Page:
|By David Weinberger||
|March 8, 2014 09:02 PM EST||
I enjoy isometric projection. You all know the isometric cube from video games:
An isometric cube’s lines are all the same length and shows all three sides equally. It is thus unnatural, assuming that seeing things from a particular perspective is natural.
This makes isometric cubes similar to Egyptian paintings, at least as E.H. Gombrich explains them.
Paintings in the Egyptian style — face in profile, torso turned out towards us, legs apart and in profile — are unrealistic: people don’t stand that way, just as cubes seen from a human perspective don’t show themselves the isometric way.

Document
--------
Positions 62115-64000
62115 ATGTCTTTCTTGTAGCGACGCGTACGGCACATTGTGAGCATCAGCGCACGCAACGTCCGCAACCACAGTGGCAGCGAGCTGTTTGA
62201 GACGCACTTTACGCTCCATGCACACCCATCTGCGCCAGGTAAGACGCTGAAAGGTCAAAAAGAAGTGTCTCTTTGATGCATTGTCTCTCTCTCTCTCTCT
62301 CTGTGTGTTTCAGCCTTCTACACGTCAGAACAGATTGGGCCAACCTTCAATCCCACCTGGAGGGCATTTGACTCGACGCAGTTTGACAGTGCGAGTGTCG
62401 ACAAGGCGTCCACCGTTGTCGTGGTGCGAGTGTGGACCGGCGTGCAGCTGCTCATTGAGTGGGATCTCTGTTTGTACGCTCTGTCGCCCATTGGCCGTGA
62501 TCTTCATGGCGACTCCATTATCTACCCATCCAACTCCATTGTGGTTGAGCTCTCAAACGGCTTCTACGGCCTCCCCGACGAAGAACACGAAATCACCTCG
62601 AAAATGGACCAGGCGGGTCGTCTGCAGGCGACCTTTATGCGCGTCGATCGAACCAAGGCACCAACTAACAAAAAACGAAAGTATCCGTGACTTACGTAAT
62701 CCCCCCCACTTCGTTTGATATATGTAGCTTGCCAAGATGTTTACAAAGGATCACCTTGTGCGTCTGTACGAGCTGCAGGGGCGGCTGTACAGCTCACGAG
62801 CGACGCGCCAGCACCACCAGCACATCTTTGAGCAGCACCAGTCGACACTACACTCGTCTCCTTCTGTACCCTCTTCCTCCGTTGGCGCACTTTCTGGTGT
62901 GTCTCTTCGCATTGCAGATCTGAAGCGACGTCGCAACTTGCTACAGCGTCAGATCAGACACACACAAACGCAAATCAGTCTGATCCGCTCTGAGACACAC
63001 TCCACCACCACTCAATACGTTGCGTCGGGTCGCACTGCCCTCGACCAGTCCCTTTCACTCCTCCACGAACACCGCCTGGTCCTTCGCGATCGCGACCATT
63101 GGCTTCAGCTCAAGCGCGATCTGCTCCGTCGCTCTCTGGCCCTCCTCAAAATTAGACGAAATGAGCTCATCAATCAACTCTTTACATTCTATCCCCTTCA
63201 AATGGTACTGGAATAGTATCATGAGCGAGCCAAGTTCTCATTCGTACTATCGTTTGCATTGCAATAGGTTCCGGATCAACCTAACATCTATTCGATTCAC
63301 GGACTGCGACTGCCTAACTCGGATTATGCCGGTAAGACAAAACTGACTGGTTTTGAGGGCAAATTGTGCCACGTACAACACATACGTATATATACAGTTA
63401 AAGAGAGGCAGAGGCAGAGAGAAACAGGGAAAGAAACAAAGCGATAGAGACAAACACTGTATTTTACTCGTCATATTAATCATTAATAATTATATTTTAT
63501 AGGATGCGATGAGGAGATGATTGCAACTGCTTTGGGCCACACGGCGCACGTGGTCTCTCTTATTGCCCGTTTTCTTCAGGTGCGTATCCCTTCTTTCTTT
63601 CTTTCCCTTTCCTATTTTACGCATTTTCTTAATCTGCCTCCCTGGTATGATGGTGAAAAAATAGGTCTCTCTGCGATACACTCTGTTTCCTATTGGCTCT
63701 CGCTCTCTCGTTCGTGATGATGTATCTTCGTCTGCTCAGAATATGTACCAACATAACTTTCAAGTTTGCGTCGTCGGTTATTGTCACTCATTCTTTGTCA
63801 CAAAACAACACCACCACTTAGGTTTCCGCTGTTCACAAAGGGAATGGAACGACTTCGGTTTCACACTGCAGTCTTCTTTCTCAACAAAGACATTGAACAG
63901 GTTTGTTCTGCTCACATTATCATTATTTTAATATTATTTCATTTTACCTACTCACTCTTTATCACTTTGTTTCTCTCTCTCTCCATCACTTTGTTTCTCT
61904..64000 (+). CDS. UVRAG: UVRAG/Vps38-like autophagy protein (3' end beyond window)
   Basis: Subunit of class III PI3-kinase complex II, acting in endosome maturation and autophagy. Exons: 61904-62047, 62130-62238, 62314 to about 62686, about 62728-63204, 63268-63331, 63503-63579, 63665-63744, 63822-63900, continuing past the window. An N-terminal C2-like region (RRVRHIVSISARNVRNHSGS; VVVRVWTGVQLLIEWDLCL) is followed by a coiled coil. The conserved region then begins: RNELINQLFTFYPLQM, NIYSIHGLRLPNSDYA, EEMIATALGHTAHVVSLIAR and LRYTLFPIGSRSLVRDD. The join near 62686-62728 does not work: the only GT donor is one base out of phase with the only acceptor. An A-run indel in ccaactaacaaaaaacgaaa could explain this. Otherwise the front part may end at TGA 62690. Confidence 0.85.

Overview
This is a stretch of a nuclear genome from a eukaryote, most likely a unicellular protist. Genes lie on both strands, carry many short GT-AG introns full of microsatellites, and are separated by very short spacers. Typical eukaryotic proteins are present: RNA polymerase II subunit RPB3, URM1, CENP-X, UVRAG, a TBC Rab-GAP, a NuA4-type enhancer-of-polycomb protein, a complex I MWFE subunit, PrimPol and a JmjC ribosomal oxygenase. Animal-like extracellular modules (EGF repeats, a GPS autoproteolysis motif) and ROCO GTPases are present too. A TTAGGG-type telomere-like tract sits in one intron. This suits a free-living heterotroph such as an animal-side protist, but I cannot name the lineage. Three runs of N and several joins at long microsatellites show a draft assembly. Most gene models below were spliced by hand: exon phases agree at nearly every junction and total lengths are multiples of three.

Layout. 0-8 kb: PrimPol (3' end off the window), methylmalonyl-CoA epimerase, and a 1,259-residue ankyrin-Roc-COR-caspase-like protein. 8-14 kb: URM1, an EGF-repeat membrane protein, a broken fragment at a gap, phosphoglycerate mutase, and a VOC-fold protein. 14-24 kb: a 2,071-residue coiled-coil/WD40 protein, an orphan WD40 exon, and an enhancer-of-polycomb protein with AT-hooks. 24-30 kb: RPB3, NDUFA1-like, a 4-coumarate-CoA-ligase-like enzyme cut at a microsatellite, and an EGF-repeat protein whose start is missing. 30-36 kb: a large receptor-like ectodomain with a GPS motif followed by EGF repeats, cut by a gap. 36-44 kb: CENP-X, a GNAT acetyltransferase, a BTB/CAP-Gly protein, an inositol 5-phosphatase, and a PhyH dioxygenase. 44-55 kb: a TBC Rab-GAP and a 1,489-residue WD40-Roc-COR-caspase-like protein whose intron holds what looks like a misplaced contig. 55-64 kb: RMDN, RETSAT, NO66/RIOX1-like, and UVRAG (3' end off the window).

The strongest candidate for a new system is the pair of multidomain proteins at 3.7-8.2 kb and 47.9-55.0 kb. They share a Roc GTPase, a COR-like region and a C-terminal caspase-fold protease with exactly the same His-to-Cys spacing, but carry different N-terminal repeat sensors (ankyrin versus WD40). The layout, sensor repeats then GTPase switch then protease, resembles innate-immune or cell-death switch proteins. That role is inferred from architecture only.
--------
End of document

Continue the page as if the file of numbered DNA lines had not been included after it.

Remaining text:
Gombrich talks about Egyptian paintings to make a point: our idea about what’s realistic is more infected with cultural norms than we usually think. The Egyptian stance seemed to them to be realistic because it shows the parts of the human form in the view that conveys the most information, or at least what the Egyptians considered to be the most distinctive view.
And the same is true of isometric cubes.